Recording any instrument can be stressful for many reasons: It is often costly and there is pressure to produce the best result in a limited amount of time. But recording vocals is especially stressful, because the quality of the recording depends on many more factors such as vocal health, environment, mindset, being familiar with the sound of your external voice.
Here are some tips that I have gathered after 10 years of professional studio experience. Of course every recording situation is different and some of the following things may be out of your control, but there are always a few things you can do to increase the chances for a successful studio vocal session.
1. Self Practicing.
With technological advancement, it has become very easy and cost effective to have a basic home studio. I believe that it is very important for a singer to practice recording. Recording microphones pick up subtle qualities of your voice that you may have never heard before. And of course, as we all know, our voice sounds quite different from the outside than from what we hear on the inside. So it is very important to be familiar with the sound of your recorded voice and to practice recording techniques before you record at a professional studio. All you need is a laptop, an audio interface, a microphone, headphones and basic recording software. And there are many affordable options. There are also many online tutorials and Berklee Online courses that you can take to learn how to record and produce.
2. Get Satisfaction From your own craft.
I’ve heard many professional singers say, “I hate the sound of my recorded voice and that’s the reason why I hate recording.” If you’re planning on singing as a profession, it would be a good idea to start loving your voice! Or at least, if you don’t like your sound, figure out what you can do to improve it. Is it your technique? Is it your tone, can you experiment with it? Or is it that you are simply not used to listening to your voice? If that’s the case, then tip number 1 is your answer! That’s probably what your voice has always sounded like and maybe it’s time that you get used to it, so you can focus on emotion and delivery rather than judging your sound.
3. Don’t stress Your Voice (Concentrate on your Vocal Health)
Just like anything important, you want to be well rested before a vocal recording session in a studio. Make sure you have a good night’s sleep for at least two nights before your session. Maintaining good vocal health is also essential. I would recommend that you refrain from talking too much or practicing extensively two days before the session. Avoiding alcohol, coffee, and dairy products can be beneficial to your voice as they can cause dehydration, reflux, or excess mucus. And don’t forget to drink plenty of water!
Warming up your voice before the session begins will definitely help you get a better result. Even if you feel like you can hit those high notes right away, doing some warm-up exercises could help your voice last for longer on that day.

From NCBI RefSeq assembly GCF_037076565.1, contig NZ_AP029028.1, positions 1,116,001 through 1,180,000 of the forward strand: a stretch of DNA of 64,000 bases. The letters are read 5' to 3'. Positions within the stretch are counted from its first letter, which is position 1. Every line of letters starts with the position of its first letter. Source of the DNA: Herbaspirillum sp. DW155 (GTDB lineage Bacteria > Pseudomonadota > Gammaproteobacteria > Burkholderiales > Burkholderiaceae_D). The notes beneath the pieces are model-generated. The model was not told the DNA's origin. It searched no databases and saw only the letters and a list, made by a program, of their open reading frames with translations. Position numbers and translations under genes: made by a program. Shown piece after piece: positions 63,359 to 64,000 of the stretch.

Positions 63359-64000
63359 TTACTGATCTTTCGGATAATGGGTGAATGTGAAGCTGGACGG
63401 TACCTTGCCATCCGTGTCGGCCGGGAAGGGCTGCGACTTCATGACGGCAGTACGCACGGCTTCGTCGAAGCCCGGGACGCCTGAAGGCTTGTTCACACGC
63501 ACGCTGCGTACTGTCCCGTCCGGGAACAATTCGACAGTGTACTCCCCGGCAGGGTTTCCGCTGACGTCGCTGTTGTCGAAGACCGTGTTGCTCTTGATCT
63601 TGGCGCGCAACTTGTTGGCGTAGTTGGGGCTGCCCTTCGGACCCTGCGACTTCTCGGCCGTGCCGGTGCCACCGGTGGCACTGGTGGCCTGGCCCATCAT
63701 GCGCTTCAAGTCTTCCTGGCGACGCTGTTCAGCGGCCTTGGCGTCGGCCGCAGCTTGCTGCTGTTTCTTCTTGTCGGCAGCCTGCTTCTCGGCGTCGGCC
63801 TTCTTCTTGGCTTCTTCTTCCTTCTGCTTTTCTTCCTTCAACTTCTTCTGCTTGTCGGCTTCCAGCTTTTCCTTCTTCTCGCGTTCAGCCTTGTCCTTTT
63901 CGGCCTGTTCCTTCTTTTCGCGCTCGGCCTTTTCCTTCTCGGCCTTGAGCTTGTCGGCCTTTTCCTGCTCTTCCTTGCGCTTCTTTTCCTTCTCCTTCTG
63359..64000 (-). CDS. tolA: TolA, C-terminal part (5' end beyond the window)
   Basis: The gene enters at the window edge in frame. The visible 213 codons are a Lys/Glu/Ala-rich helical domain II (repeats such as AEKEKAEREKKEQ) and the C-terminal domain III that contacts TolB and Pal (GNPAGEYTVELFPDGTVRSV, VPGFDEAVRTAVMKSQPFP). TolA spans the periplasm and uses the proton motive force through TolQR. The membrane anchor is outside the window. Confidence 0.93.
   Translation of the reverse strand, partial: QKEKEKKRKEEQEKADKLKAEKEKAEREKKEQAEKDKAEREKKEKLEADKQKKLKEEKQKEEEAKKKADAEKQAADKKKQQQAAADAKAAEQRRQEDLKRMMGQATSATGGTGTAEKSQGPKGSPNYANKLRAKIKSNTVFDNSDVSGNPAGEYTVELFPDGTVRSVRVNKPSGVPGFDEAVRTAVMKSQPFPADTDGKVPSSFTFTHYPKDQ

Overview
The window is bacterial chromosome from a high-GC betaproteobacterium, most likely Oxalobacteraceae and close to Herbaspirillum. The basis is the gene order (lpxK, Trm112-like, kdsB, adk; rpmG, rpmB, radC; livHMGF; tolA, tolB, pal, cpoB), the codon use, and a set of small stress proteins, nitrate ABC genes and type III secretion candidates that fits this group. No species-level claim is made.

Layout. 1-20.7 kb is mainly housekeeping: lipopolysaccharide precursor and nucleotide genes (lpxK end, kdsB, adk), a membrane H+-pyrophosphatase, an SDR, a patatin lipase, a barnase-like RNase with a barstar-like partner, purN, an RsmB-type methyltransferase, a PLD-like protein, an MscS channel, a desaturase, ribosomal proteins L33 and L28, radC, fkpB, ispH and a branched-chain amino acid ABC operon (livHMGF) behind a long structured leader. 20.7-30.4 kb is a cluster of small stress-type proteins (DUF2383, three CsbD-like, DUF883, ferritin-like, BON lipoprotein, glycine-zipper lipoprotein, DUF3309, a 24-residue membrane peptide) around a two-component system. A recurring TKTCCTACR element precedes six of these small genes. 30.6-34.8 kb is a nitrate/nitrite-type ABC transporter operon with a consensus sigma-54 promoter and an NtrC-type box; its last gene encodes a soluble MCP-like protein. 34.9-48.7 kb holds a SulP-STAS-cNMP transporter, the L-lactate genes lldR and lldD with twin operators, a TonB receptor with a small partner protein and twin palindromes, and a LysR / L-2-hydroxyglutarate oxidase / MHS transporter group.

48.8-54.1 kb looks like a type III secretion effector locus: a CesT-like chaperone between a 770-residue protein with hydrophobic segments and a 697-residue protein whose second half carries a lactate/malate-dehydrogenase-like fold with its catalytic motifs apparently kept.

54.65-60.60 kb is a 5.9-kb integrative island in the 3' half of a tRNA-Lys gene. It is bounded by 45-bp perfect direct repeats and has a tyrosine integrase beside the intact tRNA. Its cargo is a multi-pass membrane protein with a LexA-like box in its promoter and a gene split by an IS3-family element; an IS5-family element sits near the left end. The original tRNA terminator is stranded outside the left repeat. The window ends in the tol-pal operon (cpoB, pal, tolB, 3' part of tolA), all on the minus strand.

5. Go to Studio at the Right Time
If you actually have the choice, it’s better to book the studio at a time of day when you usually sing and have most of your energy. Early morning sessions are usually harder, as it takes a few hours for your voice to be fully warmed up and “awake.”
6. Time Measurement.
I wouldn’t recommend booking more than three to four hours of vocal recording in one day. After three hours of singing, your voice will definitely be fatigued and you may end up just wasting time and money trying to get a good take with a tired voice.
Many singers are perfectionists and focus too much on the imperfections of their voices during recording, when they should be focusing on delivering the emotion and the message of the song. It’s important to not let the pressure affect your connection to the music.
Know the song extremely well and if possible, sing it and practice it many times before. It would be helpful if you also got to perform it live in front of an audience. Knowing the lyrics by heart can help you tremendously with delivering the emotion and focusing on the details and the dynamics that will make the song special.
9. Know What to Bring to the Studio
You never know what will be available at the studio, so I would recommend bringing your own tea bags of herbal decaffeinated tea, honey, and healthy snacks. Also, don’t forget to bring your A-game!
10. Your Mix
Getting the right balance in your headphone mix is so important! You need to be able to hear both your voice and the track very well, and of course to have the overall mix at a healthy volume. Some singers want to have reverb on their voice in their mix, because it hides some imperfections and helps them relax. My personal preference is having no reverb at all in my mix. That way I feel more in control of my performance because I can hear all the details and then I know what I need to correct or do better on the next take.
I believe that recording is an art in itself and the more you practice it, the better you become at it. It can really become a very enjoyable experience!